• 3 cups of cabbage, chopped
  • 2 pounds thinly sliced pork belly (about 4-5 slices for each Okonomiyaki)
  • 6 sea scallops (chopped in ½ inch pieces)
  • 6 large shrimp (chopped in ½ inch pieces)
  • ¼ cup Tenkasu (tempura crumbs, available at Asian Grocery stores)
  • Vegetable or Canola Oil for frying
  • For Serving:
  • Okonomiyaki Sauce (I like Otafuku Brand)
  • Kewpie Mayonnaise
  • Aonori (Dried Seaweed Powder)
  • Katsuobushi (dried shaved Bonito flakes)
  • Beni Shoga (Japanese red pickled Ginger)
  • Tools you'll need:
  • Hot plate or large nonstick frying with a lid
  • 2 small spatulas for flipping the Okonomiyaki
Instructions
  1. Add the baking powder to the flour and mix lightly. Add the Dashi and mix well. Add the Nagaimo into the batter and stir until all the ingredients are well combined (It will be sticky). Put the batter in the refrigerator to rest for 30 minutes. After taking the batter out of the refrigerator add in the scallops, shrimp, cabbage, scallions, tenkasu and eggs and lightly mix until all ingredients are incorporated into the batter.
  2. On a preheated hot plate or frying fan, lightly greased with oil and over medium high heat, ladle the batter to form a pancake. Lay five slices of pork belly on top. Cover for about 5-7 minutes.
  3. Uncover and, with a spatula in each hand, carefully flip the Okonomiyaki over to the other side. Continue to cook on the pork belly side until pork is fully cooked and crispy, about 5-7 minutes.
  4. Flip over one more time so the pork belly side ends up on top. Turn heat off and let sit for 2-3 minutes. The inside should be soft and creamy but completely
  5. cooked through.
  6. To serve brush each Okonomiyaki with the Sauce, drizzle a little mayonnaise then sprinkle with the Aonori and Katsuobushi. I like to serve the Beni Shoga on top or on the side.
Notes
Quick Dashi Recipe: 6 Cups Water 1 5-6 inch piece of Kombu (dried kelp) 1 large handful (about 2 cups) Katsuobushi (Dried Shaved Bonito Flakes) 1. Combine the Kombu and water in a pot over medium-low heat. The water should be approaching a boil after about 20 minutes (adjust the heat if the water looks like it’s coming to a boil too soon or too slowly). Once the water comes to a boil, immediately turn off heat and remove the Kombu. 2. Add the dried bonito flakes all at once. Wait until they absorb the water and sink to the bottom of the pot, about 20-30 minutes. 3. Strain the broth through a fine-mesh sieve (You can also line a regular strainer with two layers of cheesecloth or paper towels). Let strain for a couple of minutes, do not squeeze the excess liquid from the bonito flakes, this will make the Dashi cloudy and bitter.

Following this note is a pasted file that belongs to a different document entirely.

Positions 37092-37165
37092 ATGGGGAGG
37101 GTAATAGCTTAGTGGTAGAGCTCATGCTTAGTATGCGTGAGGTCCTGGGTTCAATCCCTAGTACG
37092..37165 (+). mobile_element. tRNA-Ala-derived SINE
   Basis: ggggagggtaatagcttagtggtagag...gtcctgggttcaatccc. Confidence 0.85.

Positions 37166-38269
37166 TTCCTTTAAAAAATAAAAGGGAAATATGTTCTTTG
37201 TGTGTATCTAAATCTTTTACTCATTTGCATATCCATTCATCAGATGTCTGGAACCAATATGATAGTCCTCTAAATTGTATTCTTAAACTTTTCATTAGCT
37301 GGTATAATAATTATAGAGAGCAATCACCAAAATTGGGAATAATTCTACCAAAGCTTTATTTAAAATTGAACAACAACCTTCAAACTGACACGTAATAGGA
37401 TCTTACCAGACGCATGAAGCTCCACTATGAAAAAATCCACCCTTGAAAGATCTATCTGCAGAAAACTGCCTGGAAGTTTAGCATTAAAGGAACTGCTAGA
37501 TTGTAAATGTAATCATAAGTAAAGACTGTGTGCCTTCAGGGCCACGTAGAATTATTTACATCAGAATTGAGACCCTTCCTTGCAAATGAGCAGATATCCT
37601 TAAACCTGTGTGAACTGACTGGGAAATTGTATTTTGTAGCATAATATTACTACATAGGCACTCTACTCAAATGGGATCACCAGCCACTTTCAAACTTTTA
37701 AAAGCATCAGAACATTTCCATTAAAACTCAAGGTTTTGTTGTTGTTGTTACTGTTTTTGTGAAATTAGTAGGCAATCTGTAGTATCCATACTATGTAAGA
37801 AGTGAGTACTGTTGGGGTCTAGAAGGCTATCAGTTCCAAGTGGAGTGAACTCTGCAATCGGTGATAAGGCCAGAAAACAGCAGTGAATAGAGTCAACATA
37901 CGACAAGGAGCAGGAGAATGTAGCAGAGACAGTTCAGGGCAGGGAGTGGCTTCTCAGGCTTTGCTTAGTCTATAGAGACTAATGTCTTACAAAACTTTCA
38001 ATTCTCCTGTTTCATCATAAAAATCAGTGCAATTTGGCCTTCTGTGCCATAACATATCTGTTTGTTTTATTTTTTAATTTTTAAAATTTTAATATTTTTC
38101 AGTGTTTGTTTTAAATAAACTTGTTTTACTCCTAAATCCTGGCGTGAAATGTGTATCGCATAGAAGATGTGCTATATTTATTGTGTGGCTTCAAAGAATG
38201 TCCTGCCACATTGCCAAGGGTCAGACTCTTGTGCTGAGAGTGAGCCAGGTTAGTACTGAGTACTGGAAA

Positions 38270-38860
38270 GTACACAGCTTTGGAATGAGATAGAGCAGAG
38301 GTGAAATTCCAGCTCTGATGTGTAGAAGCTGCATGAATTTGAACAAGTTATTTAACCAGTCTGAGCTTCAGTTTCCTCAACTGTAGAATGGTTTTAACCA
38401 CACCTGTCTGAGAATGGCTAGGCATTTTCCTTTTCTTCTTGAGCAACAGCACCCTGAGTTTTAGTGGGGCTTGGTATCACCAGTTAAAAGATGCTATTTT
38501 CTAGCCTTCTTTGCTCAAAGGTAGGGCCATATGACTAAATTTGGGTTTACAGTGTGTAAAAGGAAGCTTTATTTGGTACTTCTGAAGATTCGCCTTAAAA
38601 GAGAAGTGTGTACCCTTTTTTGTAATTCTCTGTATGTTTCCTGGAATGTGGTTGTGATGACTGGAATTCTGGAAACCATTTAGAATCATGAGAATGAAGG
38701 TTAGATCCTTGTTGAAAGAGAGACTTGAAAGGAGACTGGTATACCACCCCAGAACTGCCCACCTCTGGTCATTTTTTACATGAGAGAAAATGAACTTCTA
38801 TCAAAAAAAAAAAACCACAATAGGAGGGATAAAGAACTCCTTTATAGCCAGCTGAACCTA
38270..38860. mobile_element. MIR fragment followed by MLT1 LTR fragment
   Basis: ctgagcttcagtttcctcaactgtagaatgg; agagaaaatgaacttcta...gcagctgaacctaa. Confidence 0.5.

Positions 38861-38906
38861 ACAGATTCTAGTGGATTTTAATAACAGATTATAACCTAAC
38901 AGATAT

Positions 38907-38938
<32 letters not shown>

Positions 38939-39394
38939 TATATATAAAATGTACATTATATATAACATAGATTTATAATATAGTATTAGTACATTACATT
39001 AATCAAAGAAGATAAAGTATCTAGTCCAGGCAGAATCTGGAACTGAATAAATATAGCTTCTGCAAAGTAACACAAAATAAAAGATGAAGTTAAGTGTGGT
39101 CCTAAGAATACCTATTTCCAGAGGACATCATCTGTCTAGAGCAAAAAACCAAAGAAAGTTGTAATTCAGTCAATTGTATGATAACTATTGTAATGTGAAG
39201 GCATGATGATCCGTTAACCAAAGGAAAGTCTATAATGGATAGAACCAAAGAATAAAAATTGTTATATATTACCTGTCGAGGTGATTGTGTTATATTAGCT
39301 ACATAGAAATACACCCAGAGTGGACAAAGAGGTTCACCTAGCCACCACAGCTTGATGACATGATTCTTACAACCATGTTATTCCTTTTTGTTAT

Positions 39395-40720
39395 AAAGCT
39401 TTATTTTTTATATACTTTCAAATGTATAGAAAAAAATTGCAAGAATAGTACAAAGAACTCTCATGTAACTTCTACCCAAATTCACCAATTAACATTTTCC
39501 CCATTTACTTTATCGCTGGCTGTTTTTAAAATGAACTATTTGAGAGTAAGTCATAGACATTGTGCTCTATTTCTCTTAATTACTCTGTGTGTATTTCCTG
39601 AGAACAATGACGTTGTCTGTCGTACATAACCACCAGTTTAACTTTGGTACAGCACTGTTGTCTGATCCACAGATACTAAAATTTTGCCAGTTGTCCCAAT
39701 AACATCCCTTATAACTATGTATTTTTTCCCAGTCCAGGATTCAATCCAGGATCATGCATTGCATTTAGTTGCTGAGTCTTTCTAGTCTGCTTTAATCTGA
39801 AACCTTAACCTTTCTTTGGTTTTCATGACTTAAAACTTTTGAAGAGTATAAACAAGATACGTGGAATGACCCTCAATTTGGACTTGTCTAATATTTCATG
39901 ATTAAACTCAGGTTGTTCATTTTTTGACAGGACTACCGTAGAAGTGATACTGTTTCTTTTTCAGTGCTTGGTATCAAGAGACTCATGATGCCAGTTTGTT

Comments

  1. I am so excited to actually leave a recipe. We ate so much Okonomiyaki at a neighborhood diner in Kyoto..loved how they just came to the table and used the grill in the center..it looked so easy. Ours didn’t have bacon in it but perhaps that is the Osaka style vs the Kyota style? Beautiful pictures and nice post, Shirley!!

    • Thank you for your comment Marilyn! Toppings vary and you usually pick the toppings and mix-ins when you order at an Okonomiyaki restaurant in Japan. This is fresh pork belly so a little different than regular bacon which I think would be a little strong tasting for Okonomiyaki.

  2. This looks so beautiful! I don’t eat meat anymore but whenever we had these it was always topped off with lots of cabbage and leeks! Yummy – and your pictures are absolutely beautiful in showcasing the okonomiyaki! ^^

    • Thank you for the nice comment! Mushrooms are also a great topping for Okonomiyaki if you want to make it meatless. I make a mushroom and cheese one that is really good :)

  3. I was very lucky to taste the Okonomiyaki that you made for this post. I enjoyed it so much. It was the best Okonomiyaki that I have ever eaten. There are notable differences in taste and texture between your homemade version and the Okonomiyaki I have made using the store bought Okonomiyaki flour. No more mixed flour will be used. I’m looking forward to try this recipe. Thank you.

  4. Thank you sweet BFF for the nice comment. I love sharing my food with you and Ty and always love getting feedback from both of you. We’ll have to make Okonomiyaki together again soon!

  5. Lovely! My favorite make-at-home street food, and yours looks absolutely delicious. Of course we make ours a bit different, but I think that’s the beauty of it. Feel free to mail me any leftovers (^_^)

    • Shirley says:

      Thank you for the nice comment. It’s so hard to find places in the US that make it the *right* way so I’m glad I’m able to find the ingredients here in Seattle.

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  8. Pamela Okano says:

    This is the best okonomiyaki I’ve ever had by far and I think I had it 3 time in Japan! And pretty easy to make too!

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  10. Yum! This sounds amazing! Thank you for sharing I had never heard of okonomiyaki before today so I am so glad I found your recipe, it’s definitely getting made in the near future! (I just posted a recipe about kimchi pancakes that a friend said reminded her of it so I had to check it out!) As soon as I can get some great veggies from the farmer’s market…

    • Thank you for the comment Greta! Okonomiyaki is really gaining popularity all over the world especially in the US. I recently taught a couple of Okonomiyaki cooking classes in Seattle and they were a big hit :) I love kimchi and my mom makes the Korean pancakes with her homemade kimchi too!

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  1. [...] the savory category, Shirley from the blog Lovely Lanvin shared her recipe for okonomiyaki (savory Japanese pancake); Gennefer Gross indulged in latkes and smoked salmon with a poached egg and [...]